2 Someone with a mild intellectual disability (IQ 50-70) may learn to read and write (depending on educational opportunities). Most people have important relationships in their lives and participate in a range of activities and contribute to their families and their communities. Some people live and travel independently while others require support and assistance in using public transport, handling money, and planning and organising their lives. Most people can work, and some have a job, with or without a level of personal or employment support. Many people will form intimate relationships and some will marry and raise children with various levels of support from family, friends and the service system. People with mild intellectual disability will have trouble with academic learning and so reading, writing and numeracy may remain at a basic level. Some people have not learnt to read or write; many are self conscious about this and sensitivity is required when requesting people read information or complete written forms. Many people find the subtleties of interpersonal relationships and social rules difficult to understand (particularly as adolescents) and may inadvertently transgress social boundaries. Someone with a moderate intellectual disability (IQ 35 50) will have important relationships in his/her life and will usually enjoy a range of activities with families, friends and paid support workers and form valued and lasting friendships. With specific travel training many people learn to use public transport on familiar routes, but may have difficulty handling money and problem solving when unexpected events occur. Most people can learn to recognise some words in context (such as Ladies/Gents/Exit). People with adequate vision will benefit from visual prompts to clarify meaning, such as daily timetables and pictures used in communication systems. People with a moderate intellectual disability will need lifelong support in managing finances, and planning and organising their lives and activities. Their ability to be independent in personal care tasks, such as toilet hygiene, dressing and bathing, will depend on opportunities to learn and practice these tasks, their level of cognitive ability, and the presence or absence of other developmental disabilities such as cerebral palsy. Someone with a severe (IQ 20 35) or profound (IQ <20) intellectual disability usually recognises familiar people and has strong relationships with key people in their lives. Most will have little or no speech and will rely on facial expression and body language and gestures to express their needs or feelings and those interacting with and supporting them must be active and keen observers in interpreting changes in a person s demeanour or behaviour. Communication systems for people with this level of disability generally rely on photographs or objects to facilitate understanding, e.g. a picture of a cup, or the cup itself, may be used in conjunction with the spoken question, Would you like a drink?. People with severe/profound disabilities will require lifelong assistance in personal care tasks, communication and support in accessing community facilities/services. Note: The more severe the disability, the more likely it is that the person will have associated sensory impairments which further undermines their ability to engage and learn. Vigilance with respect to detection and attention to sensory impairment is therefore imperative.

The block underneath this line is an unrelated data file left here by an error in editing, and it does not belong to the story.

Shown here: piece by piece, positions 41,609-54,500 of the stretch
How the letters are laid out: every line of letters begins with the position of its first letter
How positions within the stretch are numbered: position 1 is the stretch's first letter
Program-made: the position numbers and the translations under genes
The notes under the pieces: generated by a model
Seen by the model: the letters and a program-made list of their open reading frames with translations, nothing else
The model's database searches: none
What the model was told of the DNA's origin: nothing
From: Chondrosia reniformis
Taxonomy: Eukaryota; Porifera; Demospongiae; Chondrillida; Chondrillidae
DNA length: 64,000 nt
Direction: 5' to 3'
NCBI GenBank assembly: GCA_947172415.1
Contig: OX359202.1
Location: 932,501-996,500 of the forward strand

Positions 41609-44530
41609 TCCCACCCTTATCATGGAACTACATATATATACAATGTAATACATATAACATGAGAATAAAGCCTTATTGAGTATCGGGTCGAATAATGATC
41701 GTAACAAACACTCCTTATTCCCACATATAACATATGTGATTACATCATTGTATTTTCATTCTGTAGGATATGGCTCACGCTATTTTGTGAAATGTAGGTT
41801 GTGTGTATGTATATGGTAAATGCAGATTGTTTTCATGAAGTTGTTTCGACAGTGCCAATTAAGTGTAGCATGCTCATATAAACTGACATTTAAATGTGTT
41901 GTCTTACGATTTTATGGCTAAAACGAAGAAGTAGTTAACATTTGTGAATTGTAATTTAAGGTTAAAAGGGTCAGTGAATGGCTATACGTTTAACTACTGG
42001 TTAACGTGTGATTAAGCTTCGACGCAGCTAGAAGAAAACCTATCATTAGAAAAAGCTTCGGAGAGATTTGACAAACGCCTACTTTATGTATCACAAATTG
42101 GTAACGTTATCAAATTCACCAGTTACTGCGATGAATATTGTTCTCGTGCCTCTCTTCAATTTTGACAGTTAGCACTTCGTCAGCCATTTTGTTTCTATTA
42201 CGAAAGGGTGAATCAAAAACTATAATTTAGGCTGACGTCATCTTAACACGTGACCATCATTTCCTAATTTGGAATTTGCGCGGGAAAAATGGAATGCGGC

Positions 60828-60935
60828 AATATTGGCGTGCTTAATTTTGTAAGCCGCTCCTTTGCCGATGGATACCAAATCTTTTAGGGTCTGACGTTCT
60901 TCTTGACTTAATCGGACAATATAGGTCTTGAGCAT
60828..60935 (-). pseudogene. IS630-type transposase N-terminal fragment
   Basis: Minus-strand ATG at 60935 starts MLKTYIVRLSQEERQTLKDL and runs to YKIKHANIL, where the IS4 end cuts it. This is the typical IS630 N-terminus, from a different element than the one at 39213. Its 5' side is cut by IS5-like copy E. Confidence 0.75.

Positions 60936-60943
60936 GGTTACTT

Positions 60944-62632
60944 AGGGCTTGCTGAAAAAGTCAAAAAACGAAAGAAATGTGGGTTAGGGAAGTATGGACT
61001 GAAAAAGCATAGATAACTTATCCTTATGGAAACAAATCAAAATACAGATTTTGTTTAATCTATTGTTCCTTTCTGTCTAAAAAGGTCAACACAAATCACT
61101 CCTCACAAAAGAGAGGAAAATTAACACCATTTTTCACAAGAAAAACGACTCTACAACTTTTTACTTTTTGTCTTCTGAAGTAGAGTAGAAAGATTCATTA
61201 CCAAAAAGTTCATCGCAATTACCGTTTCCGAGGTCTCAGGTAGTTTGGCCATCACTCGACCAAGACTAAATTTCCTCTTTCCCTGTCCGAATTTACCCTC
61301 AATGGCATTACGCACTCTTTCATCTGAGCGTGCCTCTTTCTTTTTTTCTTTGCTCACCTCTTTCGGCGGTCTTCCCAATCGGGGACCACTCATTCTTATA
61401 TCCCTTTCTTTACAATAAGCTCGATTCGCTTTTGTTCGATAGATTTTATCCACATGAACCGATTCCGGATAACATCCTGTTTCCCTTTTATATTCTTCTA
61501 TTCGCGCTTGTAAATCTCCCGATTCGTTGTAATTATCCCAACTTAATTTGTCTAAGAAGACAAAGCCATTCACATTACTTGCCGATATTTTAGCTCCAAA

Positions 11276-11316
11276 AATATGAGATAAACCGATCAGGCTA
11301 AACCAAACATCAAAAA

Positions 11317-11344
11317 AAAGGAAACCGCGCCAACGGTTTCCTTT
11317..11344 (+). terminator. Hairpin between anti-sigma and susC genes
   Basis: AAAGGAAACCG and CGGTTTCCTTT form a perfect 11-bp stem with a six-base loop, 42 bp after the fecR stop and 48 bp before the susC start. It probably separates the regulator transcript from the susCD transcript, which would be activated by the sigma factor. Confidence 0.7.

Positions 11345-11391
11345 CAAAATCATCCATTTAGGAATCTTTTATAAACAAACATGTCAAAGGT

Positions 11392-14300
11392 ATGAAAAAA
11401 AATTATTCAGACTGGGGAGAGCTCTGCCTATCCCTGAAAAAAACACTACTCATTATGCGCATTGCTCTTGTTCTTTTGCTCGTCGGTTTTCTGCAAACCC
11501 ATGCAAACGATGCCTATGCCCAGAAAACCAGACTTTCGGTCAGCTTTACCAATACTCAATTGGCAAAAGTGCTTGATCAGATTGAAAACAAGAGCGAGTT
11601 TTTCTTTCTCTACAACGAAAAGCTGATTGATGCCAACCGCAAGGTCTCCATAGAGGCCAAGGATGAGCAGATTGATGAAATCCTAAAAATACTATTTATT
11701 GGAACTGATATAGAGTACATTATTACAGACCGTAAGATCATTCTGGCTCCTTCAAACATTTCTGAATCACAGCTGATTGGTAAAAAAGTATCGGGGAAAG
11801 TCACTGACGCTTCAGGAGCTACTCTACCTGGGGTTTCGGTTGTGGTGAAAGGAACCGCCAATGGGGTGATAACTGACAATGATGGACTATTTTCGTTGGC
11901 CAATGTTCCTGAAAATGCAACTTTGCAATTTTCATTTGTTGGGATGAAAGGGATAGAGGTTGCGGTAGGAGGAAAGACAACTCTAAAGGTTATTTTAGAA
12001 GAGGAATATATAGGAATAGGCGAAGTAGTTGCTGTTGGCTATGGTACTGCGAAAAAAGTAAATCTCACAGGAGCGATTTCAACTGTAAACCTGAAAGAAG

3 Barriers to good health care People with an intellectual disability encounter a number of specific barriers to good health care. Examples include: Limited literacy may mean they miss out on health information in magazines, books and public health campaigns. Cognitive difficulties may lead to difficulties understanding the importance and long term implications of healthy diet, lifestyle choices, and disease screening. Social/financial circumstances may lead to difficulty implementing strategies to achieve and maintain a healthy diet, exercise regime and health monitoring. Communication difficulties between patient and health professionals may lead to inaccuracies in the understanding or reporting of concerns, symptoms and history. Communication, cognitive and economic issues in relation to transport may cause difficulty in accessing health services and/or following through on management recommendations. Carer issues. Carers may not know, or be able to provide, an accurate history of the person s symptoms or previous medical care. They may misinterpret or have difficulty implementing management strategies suggested by health professionals. Health professional issues. Health professionals may feel uncertain about managing the complexity of issues, and may not know where to get the support and information they need. They may rely on carers to arrange regular health checks and reviews. Strategies for providing good healthcare 1. Attitude Convey respect for the person with the disability through your verbal and non-verbal language. Address the person directly and use an appropriate tone of voice consistent with their age i.e. speak to an adult as another adult, not as a child, and don t raise your voice (unless the person has a hearing impairment!). 2. Communication People with intellectual disabilities are likely to have some degree of receptive communication difficulty (i.e. have difficulty understanding). Some people may also have an expressive language difficulty (i.e. difficulty being understood) Whatever their ability to understand or express themselves, people have a right to the same courtesy any other person can expect. Some people who have communication difficulties may bring a family member, support worker or advocate to the appointment, but the person themselves should always feel that they are the primary focus of the consultation. Receptive communication: People with an intellectual disability may have difficulty understanding language that is complex and contains abstract concepts or technical jargon. It is therefore important when talking with someone with an intellectual disability to: Speak slowly and leave pauses for the person to process your words. Speak directly to the person concerned; they are central place in the communication.